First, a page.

Their first commission came in September 1998 from the family of a woman who had died a few years previously. Her name was Miriam Addelson Froman Schwarts, affectionately known as 'Nanna'. Her story was reconstructed from the testimony of her daughter, sisters and grand-daughters. "Miriam was a vivacious, adventurous woman who was loved by her family.

They wanted to honor her memory as well as document her life for future generations. With Graeme and Traceyís help they now have a 120 page leather-bound life story entitled Nanna, replete with photographs, maps, documents and a family tree," says Morgan.

In early 1999, the trio "found each other", say Friedman and Segel. The "Stone Age Bagel", Morganís paternal familyís story, was re-edited, more professionally formatted and included in the fledgling company's portfolio.

The collective skills and experience make more obvious sense of their move in this direction. Segel is a clinical social worker who works as a researcher, counsellor and counselling skills trainer. For many years she was the Assistant Director of the 702 Crisis Centre in Johannesburg.

Friedman is a writer and psychotherapist who has won three literary awards. His first novel is due to be published soon, and his short stories have been included in various anthologies of South African fiction.

Morgan is also a writer and a clinical psychologist. His narrative therapy orientation, a spell as a freelance journalist and the publication in August 1999 of his novel "Finding Mr Madini" equipped him well to weave together the often disparate strands of a family's story.

The three are presently busy with two other projects, fielding several others and are determined to devote more time to completing commissions, says Morgan. A commission carries a multi-thousand rand price tag and can take several months to complete.

"We all agree on the therapeutic nature of the process, and that the project has historic significance. Not knowing where you come from is like trying to follow a movie you walked into late. Sometimes even 10 seconds is enough to make the story difficult to comprehend," comments Morgan.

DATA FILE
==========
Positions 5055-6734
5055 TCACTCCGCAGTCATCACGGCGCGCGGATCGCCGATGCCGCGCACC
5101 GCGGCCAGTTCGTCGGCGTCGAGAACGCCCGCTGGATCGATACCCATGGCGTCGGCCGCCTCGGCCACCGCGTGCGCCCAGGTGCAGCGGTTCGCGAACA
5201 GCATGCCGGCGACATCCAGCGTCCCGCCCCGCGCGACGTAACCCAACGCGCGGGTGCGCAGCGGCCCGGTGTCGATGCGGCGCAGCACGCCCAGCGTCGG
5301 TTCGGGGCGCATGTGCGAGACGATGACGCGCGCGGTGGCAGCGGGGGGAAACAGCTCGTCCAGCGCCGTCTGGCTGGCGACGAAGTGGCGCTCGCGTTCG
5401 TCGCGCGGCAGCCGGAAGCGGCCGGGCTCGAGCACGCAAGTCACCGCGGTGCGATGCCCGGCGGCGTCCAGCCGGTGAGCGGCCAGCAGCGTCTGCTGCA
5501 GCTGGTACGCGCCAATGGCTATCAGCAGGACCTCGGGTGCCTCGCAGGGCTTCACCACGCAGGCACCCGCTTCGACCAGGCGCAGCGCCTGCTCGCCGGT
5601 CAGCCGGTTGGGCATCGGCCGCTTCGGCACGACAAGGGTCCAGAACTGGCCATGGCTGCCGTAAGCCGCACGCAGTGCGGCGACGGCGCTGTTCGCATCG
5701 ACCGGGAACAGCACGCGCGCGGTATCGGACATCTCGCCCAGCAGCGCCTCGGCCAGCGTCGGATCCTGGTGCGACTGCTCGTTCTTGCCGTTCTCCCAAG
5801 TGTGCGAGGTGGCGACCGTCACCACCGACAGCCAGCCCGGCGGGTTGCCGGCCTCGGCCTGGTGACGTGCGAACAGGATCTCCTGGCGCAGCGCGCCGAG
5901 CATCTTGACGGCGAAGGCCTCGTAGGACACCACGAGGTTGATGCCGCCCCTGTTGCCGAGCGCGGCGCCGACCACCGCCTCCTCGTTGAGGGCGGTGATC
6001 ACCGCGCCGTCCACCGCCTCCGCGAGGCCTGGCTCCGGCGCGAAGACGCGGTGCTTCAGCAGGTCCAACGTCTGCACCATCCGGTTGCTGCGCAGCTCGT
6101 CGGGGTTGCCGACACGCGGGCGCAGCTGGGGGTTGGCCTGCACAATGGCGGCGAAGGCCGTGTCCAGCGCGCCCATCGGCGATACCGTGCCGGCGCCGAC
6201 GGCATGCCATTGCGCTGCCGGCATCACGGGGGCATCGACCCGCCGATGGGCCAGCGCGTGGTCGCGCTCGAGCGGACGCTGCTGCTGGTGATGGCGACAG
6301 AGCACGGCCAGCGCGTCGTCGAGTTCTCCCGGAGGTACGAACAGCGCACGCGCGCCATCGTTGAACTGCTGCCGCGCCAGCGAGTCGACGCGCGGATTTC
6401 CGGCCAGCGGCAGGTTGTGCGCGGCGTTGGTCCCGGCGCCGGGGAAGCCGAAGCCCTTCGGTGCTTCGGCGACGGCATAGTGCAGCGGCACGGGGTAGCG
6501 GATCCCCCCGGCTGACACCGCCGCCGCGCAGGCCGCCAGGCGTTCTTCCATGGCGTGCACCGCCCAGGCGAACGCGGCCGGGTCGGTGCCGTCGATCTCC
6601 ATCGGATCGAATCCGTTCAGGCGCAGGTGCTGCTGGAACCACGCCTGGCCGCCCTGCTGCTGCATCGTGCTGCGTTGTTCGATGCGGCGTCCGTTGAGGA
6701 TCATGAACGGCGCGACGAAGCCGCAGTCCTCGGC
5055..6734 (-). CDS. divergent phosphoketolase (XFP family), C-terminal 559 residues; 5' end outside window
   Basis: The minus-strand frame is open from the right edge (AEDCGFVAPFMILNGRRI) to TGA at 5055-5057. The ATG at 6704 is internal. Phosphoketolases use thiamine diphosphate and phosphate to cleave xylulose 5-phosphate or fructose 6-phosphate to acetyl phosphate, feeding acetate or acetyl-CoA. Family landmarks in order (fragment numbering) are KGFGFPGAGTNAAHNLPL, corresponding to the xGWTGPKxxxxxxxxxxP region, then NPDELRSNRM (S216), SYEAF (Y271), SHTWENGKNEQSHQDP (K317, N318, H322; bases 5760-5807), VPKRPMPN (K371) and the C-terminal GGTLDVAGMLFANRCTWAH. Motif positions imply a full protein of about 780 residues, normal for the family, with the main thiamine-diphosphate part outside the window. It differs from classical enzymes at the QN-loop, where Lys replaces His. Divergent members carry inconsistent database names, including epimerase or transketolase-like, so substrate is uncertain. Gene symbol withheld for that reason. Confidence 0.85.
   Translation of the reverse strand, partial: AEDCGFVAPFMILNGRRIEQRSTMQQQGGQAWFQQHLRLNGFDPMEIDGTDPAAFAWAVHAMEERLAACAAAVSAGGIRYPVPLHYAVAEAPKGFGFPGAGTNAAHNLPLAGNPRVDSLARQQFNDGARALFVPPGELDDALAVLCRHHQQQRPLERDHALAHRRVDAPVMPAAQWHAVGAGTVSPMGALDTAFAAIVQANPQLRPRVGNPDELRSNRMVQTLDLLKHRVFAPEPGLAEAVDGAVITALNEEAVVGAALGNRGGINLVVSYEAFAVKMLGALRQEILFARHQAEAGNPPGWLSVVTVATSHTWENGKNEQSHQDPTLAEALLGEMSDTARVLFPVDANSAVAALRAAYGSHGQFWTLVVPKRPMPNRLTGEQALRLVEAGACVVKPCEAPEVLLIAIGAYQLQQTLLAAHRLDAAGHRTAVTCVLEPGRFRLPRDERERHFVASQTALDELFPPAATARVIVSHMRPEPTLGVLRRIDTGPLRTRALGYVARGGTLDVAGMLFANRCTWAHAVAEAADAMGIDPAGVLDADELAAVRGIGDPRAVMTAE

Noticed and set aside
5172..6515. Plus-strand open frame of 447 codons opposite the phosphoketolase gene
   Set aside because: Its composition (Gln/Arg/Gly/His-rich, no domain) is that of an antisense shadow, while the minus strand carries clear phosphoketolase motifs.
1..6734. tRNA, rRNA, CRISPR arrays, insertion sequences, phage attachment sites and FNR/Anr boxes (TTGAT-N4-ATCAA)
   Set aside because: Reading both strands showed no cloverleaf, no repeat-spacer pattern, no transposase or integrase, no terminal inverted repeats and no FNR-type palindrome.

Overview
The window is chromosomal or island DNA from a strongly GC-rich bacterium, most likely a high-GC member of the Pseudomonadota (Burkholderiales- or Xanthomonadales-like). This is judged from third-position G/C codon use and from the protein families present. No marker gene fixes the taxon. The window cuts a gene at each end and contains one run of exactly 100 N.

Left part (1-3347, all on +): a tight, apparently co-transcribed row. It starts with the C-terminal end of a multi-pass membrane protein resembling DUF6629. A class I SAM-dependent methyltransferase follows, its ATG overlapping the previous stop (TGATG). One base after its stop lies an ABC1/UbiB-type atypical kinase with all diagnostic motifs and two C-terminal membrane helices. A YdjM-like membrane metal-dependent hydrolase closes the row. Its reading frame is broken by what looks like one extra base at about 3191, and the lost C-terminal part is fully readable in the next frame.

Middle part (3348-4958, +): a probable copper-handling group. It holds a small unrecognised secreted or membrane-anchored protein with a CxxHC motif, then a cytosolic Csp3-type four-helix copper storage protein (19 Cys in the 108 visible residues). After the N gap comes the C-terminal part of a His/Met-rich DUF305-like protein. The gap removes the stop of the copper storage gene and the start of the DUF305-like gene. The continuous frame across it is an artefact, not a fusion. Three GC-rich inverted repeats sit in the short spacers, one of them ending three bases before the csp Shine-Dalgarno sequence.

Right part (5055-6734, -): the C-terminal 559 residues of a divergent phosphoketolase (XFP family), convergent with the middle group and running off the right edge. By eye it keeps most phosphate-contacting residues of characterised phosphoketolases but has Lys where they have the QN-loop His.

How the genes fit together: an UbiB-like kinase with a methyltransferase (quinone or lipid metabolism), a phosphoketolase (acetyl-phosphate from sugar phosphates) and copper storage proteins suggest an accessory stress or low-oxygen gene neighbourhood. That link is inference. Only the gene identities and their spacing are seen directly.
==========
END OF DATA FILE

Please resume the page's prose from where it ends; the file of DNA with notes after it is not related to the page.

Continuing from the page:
"It's all about identity," adds Segel. "So much of who we are is tied up in where we come from. Social upheavals and diasporic trends which continue today with emigration and global relocations, have made it difficult for Jews to properly record their own stories and great histories."

"These are so easily lost and deemed irretrievable," agrees Friedman. "It only takes one generation to make a broken link in the chain."

Morgan says the project is also about taking up the challenge to record a history of the Jews in Africa, or alternatively, a history of Africa through Jewish eyes. The methodology is one that is more likely to avoid sweeping generalisations and totalising claims to truth, he argues.

An associated part of the Life Story Project's work is the facilitating of life story workshops, run by Morgan. Rather than write or document the stories themselves, these aim to assist those with stories to tell, (or with lots of curiosity around other peopleís stories), to begin the process of documentation, he says. "Every family has a natural storyteller and a rich history. In most families you will find at least one gifted or enthusiastic storyteller and this energy can be harnessed. The capturing of this can be a very rewarding and healing process. Our workshops are about jump starting such collaborations."